There will be more to say later about the NRA's "press conference" in Washington—a staged event with no question-and-answer period. For now, I can show you the strange set-up, which put NRA CEO Wayne LaPierre and other speakers far from the press, separated by a velvet-covered partition.
There was a point. After some meandering around about video-game violence, LaPierre proposed a national initiative—funded by your tax dollars—to put armed guards in schools. "With all the foreign aid, with all the money in the federal budget, we can’t afford to put a police officer in every school?" he asked. "I call on Congress today to act immediately, to appropriate whatever is necessary to put armed police officers in every school—and to do it now, to make sure that blanket of safety is in place when our children return to school in January."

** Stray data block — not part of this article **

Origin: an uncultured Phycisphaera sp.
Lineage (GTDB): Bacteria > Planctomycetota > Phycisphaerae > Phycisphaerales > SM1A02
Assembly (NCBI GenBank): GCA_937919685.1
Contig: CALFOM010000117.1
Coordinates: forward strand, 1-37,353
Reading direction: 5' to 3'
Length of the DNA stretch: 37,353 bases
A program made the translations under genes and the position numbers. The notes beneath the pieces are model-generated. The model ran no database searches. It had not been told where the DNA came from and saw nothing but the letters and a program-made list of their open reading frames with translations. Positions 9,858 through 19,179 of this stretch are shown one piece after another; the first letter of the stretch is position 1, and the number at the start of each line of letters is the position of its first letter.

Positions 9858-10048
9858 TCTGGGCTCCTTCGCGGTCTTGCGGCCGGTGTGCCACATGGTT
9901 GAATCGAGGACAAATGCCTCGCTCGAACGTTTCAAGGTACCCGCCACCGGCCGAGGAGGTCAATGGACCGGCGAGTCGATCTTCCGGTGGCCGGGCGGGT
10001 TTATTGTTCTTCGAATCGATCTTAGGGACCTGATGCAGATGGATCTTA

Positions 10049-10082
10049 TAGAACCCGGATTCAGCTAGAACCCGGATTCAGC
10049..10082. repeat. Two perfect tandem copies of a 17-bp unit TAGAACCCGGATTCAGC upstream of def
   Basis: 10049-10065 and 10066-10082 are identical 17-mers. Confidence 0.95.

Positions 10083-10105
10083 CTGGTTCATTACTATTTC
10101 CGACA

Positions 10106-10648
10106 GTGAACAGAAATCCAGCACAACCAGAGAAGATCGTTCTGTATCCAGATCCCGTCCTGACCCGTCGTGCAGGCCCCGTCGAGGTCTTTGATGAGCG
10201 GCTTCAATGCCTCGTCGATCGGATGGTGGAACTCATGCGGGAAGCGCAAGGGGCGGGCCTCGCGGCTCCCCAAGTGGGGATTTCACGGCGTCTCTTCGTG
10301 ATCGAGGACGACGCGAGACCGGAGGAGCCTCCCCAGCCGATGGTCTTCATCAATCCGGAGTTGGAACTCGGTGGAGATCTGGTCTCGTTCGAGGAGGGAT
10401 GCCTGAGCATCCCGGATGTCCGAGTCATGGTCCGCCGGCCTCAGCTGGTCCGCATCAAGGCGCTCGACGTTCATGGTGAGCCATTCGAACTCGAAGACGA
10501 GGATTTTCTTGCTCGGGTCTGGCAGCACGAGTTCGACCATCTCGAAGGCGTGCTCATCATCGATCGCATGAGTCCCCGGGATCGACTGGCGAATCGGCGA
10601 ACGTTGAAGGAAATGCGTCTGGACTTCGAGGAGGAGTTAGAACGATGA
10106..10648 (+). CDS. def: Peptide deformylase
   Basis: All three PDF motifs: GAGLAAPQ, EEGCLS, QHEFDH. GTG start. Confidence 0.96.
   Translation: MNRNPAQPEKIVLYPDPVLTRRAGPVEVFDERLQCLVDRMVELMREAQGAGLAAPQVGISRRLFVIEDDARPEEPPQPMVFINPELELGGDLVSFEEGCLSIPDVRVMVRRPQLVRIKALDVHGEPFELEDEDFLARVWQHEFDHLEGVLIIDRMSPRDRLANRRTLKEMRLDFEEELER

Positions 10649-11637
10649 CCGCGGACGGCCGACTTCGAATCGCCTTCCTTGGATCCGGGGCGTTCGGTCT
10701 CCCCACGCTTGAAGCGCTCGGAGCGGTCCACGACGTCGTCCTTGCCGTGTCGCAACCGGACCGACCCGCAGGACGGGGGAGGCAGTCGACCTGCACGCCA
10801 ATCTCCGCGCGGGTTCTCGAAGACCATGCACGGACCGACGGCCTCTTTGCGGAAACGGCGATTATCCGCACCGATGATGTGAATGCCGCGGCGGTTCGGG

But this isn't an entirely new idea. You probably don't remember the name of Neil Gardner, a sheriff's deputy in Jefferson County, Colo. He was the armed guard assigned to watch Columbine High School who usually ate lunch with the students, so he could be in the school.
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